In the early battle between Facebook vs. MySpace, Facebook dominated by offering a simple user interface to connect with friends. Backed by explosive success, Facebook has maintained a “we know best” attitude about design through continuous iterations. With the rise of Google+, Facebook has been pressured to address usability concerns expressed by its cynical, albeit deeply ingrained, user base.
We put Facebook to the test with a panel of five remote web testers in early August, 2011, and listened to them voice their frustrations aloud as they navigated the site performing several assigned tasks. Although Facebook has taken steps to address some of the usability concerns we exposed, issues still remain.
All testers came from UserTesting’s on-demand panel, had over 100 friends, spent over 30 minutes on Facebook every day, and were Americans between the ages of 20 and 40.
Photo privacy controls
Nine months ago, managing the privacy settings of a Facebook photo album was a nightmare. Users had two options:
First was to click “Edit Photos” within the album. Our tests revealed this was far from intuitive. Users stated they were instead searching for a “lock icon” or an identifier next to the album. What’s more, the “Profile Pictures” album – the default album comprised of photos of a user – didn’t even have an “Edit Photos” option.
Second was to manage album privacy was to go to Privacy Settings → Customize Settings → Edit Album settings. The Privacy Settings page allowed users to set access for all “your photos, statuses, and posts;” however zero testers used default settings. The Edit Album link was buried in between larger buttons and other controls that were in bold font, which users struggled to find.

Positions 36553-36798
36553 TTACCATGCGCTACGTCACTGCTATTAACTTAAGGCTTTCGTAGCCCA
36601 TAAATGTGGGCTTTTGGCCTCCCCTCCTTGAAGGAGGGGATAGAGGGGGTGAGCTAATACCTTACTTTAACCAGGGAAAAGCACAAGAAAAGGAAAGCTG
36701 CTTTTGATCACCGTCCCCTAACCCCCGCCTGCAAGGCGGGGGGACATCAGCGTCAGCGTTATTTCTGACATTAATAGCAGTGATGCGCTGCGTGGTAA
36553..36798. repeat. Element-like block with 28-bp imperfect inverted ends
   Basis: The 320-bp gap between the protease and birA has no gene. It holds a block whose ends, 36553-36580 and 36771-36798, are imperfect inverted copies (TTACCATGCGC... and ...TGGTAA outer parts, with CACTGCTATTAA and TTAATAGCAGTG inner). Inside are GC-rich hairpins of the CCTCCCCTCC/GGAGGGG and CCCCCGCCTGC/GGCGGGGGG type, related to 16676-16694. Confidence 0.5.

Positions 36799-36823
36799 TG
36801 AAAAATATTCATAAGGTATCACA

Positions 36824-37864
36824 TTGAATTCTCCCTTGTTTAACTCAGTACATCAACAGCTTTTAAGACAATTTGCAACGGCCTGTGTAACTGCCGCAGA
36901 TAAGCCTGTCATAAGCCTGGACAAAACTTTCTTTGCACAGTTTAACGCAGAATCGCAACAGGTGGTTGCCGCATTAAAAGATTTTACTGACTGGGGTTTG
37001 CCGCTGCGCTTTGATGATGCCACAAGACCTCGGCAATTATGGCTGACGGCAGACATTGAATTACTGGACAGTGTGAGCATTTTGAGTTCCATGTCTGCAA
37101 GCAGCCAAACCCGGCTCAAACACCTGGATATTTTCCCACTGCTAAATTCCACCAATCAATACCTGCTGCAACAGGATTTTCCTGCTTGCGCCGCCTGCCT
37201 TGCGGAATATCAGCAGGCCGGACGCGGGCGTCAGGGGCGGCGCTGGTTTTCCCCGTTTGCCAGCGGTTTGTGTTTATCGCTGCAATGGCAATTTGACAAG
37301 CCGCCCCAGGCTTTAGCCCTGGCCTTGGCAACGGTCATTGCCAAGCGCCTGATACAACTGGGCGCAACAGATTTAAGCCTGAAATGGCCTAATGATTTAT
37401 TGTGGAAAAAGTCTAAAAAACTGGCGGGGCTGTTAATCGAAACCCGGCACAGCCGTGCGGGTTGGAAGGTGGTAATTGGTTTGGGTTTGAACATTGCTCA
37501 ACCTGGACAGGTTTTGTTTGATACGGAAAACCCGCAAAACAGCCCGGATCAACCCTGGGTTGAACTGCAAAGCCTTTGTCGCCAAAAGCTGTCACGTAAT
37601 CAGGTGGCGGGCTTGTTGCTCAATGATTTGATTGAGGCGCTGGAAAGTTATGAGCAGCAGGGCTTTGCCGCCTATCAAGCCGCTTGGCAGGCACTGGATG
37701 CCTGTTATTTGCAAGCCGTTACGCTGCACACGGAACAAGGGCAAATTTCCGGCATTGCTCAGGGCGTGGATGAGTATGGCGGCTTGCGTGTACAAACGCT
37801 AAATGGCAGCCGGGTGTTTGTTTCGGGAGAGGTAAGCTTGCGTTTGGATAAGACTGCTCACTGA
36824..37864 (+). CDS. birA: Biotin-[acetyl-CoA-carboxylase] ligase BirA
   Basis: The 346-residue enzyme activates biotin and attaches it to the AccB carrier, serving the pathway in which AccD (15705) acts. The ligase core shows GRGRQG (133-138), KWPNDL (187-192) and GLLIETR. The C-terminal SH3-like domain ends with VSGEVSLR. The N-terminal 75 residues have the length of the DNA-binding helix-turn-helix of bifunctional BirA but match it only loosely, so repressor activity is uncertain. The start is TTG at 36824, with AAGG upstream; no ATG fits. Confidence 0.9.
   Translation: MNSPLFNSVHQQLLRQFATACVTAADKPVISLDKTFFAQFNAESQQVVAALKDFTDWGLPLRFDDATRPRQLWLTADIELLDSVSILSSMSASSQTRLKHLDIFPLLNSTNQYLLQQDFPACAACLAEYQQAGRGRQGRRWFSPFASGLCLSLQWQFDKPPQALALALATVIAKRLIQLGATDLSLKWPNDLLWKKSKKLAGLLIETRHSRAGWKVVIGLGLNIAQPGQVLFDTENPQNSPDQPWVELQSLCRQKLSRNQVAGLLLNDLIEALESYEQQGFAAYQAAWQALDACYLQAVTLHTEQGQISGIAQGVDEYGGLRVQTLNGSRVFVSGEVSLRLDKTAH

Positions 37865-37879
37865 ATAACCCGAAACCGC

Privacy settings were not located in the right context when users needed to access them. One tester said it best: “The privacy settings can get really complicated… even if I’ve done one before, it’s been awhile, maybe I’ve forgotten or the way it’s done is changed.”
When Google+ launched, by contrast, it let users easily share each photo or post with whichever “circle” of choice.
Whether or not the release of Google+ was the catalyst or a coincidence, Facebook redesigned these pages in late August – just 3 weeks after our usability study. Users can now manage album privacy directly from their profile and change album privacy settings directly on their albums page. Further, users can set each status update or album its own privacy setting, inline with each post.
“Smart” friend lists
Google+’s circles were a direct response to Facebook privacy control woes, particularly managing friend lists. “Friend lists” are how you can organize your friends on Facebook. You can grant or limit access to friend lists you create to view albums, status updates, and availability in chat.
We asked users to enable only four of their best friends to see them online without instruction. To do this, they would have had to create a friend list, put these friends in the list, and then limit their availability in chat.
Easier to find
To create a friend list, users could formerly go to go to the Home page, click Friends in the left navigation column, then click Manage Friend List. If users accessed Friends from their profile, they must go to “Edit Friends.” One user did not assume the “Edit Friends” button would lead to a page to create and manage friend lists.
Friend lists are now easier to access on the left navigation bar under Friends.
…In the proper context
After completing the task users were still unsure about their success in creating a friend list. This was because the newly created list did not appear in the drop-down menu when selecting Custom privacy controls.
This has not changed. Furthermore – in chat – when users click “Limit Availability,” they can only see names of friend lists they have created, but are still unable to see who is in these lists or update them from here.